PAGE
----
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Romania - Russia Relations

Promoting friendship and mutual respect with a state the size of the Russian Federation, Romania’s biggest neighbour from the eastern neighbourghood, is essential for the regional stability from South-East Europe. From our point of view, the political evolutions from the bilateral dialogue must take into consideration the regional events. We are looking at the relation with the Russian Federation from a broad view, in accordance with the positions of both parties and of mutual interest elements. We wish to establish the Romanian-Russian dialogue on a constructive, modern and balanced basis, in accordance with the realities of the XXI- century, with the aim of a pragmatic, predictable, and future oriented collaboration.

In most Romanian assessments of the challenges to its national security interests, Russia looms omnipresently. The Russian role in Moldova/Transnistria, Russia's suspension of activities under the CFE treaty, and the August 2008 move into Georgia are seen as part of a Russian tapestry to block Romania's efforts to diversify gas supplies away from Russian sources, better regional balance throughout the region (Caspian Sea inclusive), and most importantly shift the NATO and EU frontiers further eastward. The Russian move against Georgia seriously reversed the more positive momentum that Romania was counting on after the 2008 NATO Summit.

Romania appreciates somewhat better than others the importance of the process of NATO integration as the best way to accelerate towards eventual EU membership. EU membership for Georgia, Ukraine and Turkey are foremost in Romania's Black Sea strategy because the process of integration into the EU would also compel reconciliation of a wide range of unresolved bilateral issues with (mainly) Ukraine and Turkey, further entice Moldova away from Russia, and open up a more secure and stable commercial corridor not only through the southern Caucasus but also towards the Middle East.

The August 2008 events in Georgia have forced Bucharest to recalculate where Russia may move next to create obstructions in Romania's Black Sea security space. Though there is a general cultural obsession with Moldova, Ukraine-Russia relations are much more prominent in Romania's calculations. Romania did not feel threatened or intimidated by statements emanating from Moscow, such as President Medvedev's widely-quoted August 25 warning to Moldovan President Voronin not to repeat Georgia's "mistake" of using force to seize control of a breakaway region, or Foreign Minister Lavrov's August 26 remark that all parties involved in the Transnistria dispute were ready to return to the 2003 Kozak plan. The Romanian government interpreted Russia's remarks as rhetoric rather than as a signal of impending action.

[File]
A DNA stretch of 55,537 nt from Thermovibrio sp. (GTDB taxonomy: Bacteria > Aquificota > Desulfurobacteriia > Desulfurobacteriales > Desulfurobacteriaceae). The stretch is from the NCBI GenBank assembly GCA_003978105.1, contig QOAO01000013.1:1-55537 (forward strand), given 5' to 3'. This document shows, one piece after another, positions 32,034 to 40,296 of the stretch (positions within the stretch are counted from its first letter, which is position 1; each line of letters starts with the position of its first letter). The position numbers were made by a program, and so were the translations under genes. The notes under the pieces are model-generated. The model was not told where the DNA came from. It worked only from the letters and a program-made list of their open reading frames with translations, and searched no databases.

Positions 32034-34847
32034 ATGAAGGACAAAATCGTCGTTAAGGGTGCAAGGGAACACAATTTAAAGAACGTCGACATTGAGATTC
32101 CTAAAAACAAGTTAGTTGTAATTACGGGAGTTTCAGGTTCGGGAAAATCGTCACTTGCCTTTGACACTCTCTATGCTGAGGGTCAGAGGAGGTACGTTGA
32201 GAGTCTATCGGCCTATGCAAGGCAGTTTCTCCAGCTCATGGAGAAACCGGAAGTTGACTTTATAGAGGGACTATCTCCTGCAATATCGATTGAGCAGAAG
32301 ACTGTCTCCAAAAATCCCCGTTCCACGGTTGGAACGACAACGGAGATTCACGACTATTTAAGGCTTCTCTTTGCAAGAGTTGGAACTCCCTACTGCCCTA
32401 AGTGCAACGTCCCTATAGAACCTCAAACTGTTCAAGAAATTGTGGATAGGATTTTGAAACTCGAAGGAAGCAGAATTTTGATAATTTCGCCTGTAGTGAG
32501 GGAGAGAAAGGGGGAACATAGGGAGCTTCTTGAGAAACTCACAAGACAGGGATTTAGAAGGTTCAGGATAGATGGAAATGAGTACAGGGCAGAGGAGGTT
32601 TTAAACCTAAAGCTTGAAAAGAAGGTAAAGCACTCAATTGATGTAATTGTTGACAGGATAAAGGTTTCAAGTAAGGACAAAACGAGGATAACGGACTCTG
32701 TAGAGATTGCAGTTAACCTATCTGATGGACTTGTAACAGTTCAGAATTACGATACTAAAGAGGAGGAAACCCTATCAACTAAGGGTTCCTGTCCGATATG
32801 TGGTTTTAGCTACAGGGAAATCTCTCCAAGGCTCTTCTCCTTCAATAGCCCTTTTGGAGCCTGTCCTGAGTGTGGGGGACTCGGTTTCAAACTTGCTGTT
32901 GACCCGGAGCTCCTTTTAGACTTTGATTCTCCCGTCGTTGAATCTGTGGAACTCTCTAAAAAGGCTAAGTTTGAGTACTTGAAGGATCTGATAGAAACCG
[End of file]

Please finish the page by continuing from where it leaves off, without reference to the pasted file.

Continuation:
Both Poland and Romania have been leading the charge for NATO expansionism along Russia’s border, claiming that regional security is in peril following political unrest in Ukraine. Both Warsaw and Bucharest are demanding a troop presence and calling for missile-defense shields. Polish and Romanian leaders have aptly employed Russophobic rhetoric to strengthen their domestic hand and also look to benefit their national economies by garnering increased military investments to create local jobs.

During a visit to Greece intended to repair ties with the EU, Vladimir Putin said that Russia has “no choice” but to target Romania, which has recently opened a NATO missile defense base, and Poland, which plans to do so within two years. “If yesterday people simply did not know what it means to be in the crosshairs in those areas of Romania, then today we will be forced to carry out certain measures to ensure our security. And it will be the same with Poland,” Putin said during a joint press conference with Greek Prime Minister Alexis Tsipras in Athens on 27 May 2016. The Russian President was referring to the Deveselu facility that officially became operational in May after nearly a decade and $800 million of planning and construction. “At the moment the interceptor missiles installed have a range of 500 kilometers, soon this will go up to 1000 kilometers, and worse than that, they can be rearmed with 2400km-range offensive missiles even today, and it can be done by simply switching the software, so that even the Romanians themselves won’t know,” said Putin.

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Page last modified: 17-11-2016 19:34:32 ZULU